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Protocol for Staged Stereotactic Radiosurgery for Large Arteriovenous Malformations

2015-10-16 12:23:22 | BioPortfolio

Summary

Stereotactic radiosurgery is a well established treatment option for arteriovenous malformations (AVMs). The potential complications related to radiosurgery are well documented and are predominately related to radiation effects to the surrounding brain parenchyma. These risks increase with larger lesions, requiring a concommitant reduction in the amount of radiation that can be delivered. This reduction in radiation dose decreases the efficacy of treatment. The broad, long-term objectives of this proposal are 1) to determine the role of fractionated stereotactic radiosurgery in the treatment of large (>10cc) AVMs; 2) to evaluate the complication rates related to fractionating these doses compared to conventional stereotactic treatment 3) to evaluate the success rate of treating large AVMs with this protocol.

Description

This research project will involve performing a preoperative MRI and angiogram on patients harboring an AVM to determine the feasibility of treating the lesion with gamma knife radiosurgery. Patient with lesions greater than 10 cc will be studied.

Each patient will have a Magnetic resonance angiography (MRA) with gadolinium and an angiogram immediately before each radiation treatment. If there is a contraindication for MRI examination (pacemaker or any other implanted ferromagnetic material), a CT angiogram will be obtained instead. Each treatment will be spaced at least 3 months apart. Follow-up MRIs or CT scans will be obtained at 6 month intervals. A follow-up angiogram will be obtained when there is radiographic evidence of complete occlusion based on the MRI images, or at 3 years after the procedure, whichever occurs first.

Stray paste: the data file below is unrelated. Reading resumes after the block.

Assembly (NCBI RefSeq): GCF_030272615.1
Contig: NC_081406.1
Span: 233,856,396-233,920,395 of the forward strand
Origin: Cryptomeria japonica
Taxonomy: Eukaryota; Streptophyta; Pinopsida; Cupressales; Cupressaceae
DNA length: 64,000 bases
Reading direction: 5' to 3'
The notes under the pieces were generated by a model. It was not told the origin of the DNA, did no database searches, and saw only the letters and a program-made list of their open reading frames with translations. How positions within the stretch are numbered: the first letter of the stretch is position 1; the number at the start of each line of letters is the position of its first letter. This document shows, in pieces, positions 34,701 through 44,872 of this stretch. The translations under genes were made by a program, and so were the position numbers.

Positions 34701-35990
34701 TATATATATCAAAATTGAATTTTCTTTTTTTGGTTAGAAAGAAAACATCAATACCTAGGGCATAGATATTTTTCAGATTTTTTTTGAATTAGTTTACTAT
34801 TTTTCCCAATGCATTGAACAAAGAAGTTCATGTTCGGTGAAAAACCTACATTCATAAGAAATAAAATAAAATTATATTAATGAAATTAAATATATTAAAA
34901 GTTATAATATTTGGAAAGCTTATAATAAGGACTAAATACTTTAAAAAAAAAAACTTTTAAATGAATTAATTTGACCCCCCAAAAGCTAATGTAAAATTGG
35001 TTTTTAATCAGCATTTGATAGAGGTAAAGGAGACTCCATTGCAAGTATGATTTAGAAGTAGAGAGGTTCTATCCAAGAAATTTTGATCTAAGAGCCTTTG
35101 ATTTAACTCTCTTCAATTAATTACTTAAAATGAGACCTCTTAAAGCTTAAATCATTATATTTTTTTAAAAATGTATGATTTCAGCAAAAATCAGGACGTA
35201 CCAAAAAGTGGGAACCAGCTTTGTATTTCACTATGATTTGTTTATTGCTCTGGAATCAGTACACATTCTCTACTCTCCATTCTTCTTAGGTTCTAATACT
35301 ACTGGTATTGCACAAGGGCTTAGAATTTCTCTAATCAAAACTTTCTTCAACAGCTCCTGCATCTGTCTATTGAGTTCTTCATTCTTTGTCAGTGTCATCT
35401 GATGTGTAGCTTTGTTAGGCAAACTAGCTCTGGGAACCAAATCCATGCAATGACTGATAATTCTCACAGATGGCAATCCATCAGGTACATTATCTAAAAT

Study Design

Intervention Model: Single Group Assignment, Masking: Open Label, Primary Purpose: Treatment

Conditions

Intracranial Arteriovenous Malformations (AVM)

Intervention

Fractionated stereotactic radiosurgery, Leskell gamma unit

Status

Completed

Source

New York University School of Medicine

Results (where available)

View Results

Links

Published on BioPortfolio: 2015-10-16T12:23:22-0400

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Medical and Biotech [MESH] Definitions

A radiological stereotactic technique developed for cutting or destroying tissue by high doses of radiation in place of surgical incisions. It was originally developed for neurosurgery on structures in the brain and its use gradually spread to radiation surgery on extracranial structures as well. The usual rigid needles or probes of stereotactic surgery are replaced with beams of ionizing radiation directed toward a target so as to achieve local tissue destruction.

A method of hemostasis utilizing various agents such as Gelfoam, silastic, metal, glass, or plastic pellets, autologous clot, fat, and muscle as emboli. It has been used in the treatment of spinal cord and INTRACRANIAL ARTERIOVENOUS MALFORMATIONS, renal arteriovenous fistulas, gastrointestinal bleeding, epistaxis, hypersplenism, certain highly vascular tumors, traumatic rupture of blood vessels, and control of operative hemorrhage.

Congenital vascular anomalies in the brain characterized by direct communication between an artery and a vein without passing through the CAPILLARIES. The locations and size of the shunts determine the symptoms including HEADACHES; SEIZURES; STROKE; INTRACRANIAL HEMORRHAGES; mass effect; and vascular steal effect.

A spectrum of pathological conditions of impaired blood flow in the brain. They can involve vessels (ARTERIES; or VEINS) in the CEREBRUM, the CEREBELLUM, and the BRAIN STEM. Major categories include INTRACRANIAL ARTERIOVENOUS MALFORMATIONS; BRAIN ISCHEMIA; CEREBRAL HEMORRHAGE; and others.

A vessel that directly interconnects an artery and a vein, and that acts as a shunt to bypass the capillary bed. Not to be confused with surgical anastomosis, nor with arteriovenous fistula.

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